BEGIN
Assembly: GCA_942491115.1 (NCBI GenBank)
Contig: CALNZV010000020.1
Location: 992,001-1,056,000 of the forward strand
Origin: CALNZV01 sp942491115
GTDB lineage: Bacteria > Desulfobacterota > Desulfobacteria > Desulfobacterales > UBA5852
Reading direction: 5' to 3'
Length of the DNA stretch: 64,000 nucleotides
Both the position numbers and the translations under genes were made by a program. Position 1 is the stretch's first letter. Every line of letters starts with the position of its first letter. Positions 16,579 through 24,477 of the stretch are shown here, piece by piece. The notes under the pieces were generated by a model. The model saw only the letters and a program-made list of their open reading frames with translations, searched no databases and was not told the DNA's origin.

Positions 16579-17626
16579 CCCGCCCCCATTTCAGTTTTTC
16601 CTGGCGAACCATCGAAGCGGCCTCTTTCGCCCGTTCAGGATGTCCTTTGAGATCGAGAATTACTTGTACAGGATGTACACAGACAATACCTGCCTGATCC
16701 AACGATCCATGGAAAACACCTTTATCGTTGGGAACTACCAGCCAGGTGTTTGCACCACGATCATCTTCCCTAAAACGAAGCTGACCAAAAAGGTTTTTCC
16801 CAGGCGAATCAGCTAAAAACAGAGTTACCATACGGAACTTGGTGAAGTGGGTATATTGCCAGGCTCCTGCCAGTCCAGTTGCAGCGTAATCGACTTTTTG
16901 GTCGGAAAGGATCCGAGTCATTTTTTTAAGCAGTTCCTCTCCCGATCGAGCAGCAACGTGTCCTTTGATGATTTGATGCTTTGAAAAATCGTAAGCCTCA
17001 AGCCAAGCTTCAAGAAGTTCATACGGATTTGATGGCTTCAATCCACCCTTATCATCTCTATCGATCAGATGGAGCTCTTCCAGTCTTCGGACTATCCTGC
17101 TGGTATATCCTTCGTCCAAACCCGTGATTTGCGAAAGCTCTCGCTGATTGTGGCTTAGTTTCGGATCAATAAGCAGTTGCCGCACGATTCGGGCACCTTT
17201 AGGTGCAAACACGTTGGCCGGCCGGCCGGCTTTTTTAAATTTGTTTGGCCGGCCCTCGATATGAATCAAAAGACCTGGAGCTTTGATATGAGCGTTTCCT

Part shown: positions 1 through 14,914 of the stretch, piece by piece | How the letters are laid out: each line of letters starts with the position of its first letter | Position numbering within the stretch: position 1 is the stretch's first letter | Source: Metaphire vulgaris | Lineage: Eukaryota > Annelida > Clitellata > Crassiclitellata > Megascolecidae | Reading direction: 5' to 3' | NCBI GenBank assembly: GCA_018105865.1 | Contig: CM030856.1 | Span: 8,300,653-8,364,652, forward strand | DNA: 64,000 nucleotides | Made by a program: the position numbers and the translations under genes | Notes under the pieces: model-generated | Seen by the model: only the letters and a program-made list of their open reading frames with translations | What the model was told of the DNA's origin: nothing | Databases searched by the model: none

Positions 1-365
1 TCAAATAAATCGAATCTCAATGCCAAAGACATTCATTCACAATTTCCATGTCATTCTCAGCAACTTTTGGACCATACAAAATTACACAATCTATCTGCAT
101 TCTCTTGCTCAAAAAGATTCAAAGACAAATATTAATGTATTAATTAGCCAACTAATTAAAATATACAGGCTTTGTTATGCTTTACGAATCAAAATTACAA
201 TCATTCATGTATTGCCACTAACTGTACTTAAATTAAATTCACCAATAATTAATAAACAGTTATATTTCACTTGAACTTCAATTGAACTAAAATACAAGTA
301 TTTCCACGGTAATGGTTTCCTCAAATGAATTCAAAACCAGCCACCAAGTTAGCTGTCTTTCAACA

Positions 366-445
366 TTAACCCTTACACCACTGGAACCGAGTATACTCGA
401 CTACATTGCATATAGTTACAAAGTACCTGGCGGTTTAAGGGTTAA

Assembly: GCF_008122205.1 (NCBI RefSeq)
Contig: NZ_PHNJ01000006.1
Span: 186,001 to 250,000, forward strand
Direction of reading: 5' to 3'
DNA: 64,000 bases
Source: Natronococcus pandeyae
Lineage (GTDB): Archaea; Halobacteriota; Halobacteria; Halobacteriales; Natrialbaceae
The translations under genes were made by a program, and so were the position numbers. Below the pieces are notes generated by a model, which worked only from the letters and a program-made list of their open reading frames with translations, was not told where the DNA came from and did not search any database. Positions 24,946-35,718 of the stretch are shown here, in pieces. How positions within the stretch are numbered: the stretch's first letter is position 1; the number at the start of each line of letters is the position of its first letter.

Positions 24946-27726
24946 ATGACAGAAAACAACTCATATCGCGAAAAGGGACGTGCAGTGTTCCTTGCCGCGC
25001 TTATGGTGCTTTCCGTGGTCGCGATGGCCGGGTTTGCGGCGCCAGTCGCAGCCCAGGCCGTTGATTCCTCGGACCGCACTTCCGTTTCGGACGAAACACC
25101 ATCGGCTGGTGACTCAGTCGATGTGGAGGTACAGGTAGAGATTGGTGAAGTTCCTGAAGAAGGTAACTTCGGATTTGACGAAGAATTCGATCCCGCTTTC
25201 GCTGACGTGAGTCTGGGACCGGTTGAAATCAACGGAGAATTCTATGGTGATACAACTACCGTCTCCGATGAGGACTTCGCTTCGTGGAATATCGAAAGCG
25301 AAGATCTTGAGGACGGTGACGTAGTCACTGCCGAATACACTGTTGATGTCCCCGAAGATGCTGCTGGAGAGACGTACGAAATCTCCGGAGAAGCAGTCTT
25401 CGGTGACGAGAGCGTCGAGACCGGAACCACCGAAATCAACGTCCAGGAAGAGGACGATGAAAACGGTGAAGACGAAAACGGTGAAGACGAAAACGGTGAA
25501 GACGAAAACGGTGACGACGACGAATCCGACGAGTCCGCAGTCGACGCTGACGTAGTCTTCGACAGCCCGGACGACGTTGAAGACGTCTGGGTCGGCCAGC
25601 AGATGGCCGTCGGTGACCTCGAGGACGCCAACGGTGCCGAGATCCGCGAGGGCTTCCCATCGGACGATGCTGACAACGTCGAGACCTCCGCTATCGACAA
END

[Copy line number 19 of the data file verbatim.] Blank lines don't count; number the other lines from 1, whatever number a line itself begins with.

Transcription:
Positions 1-365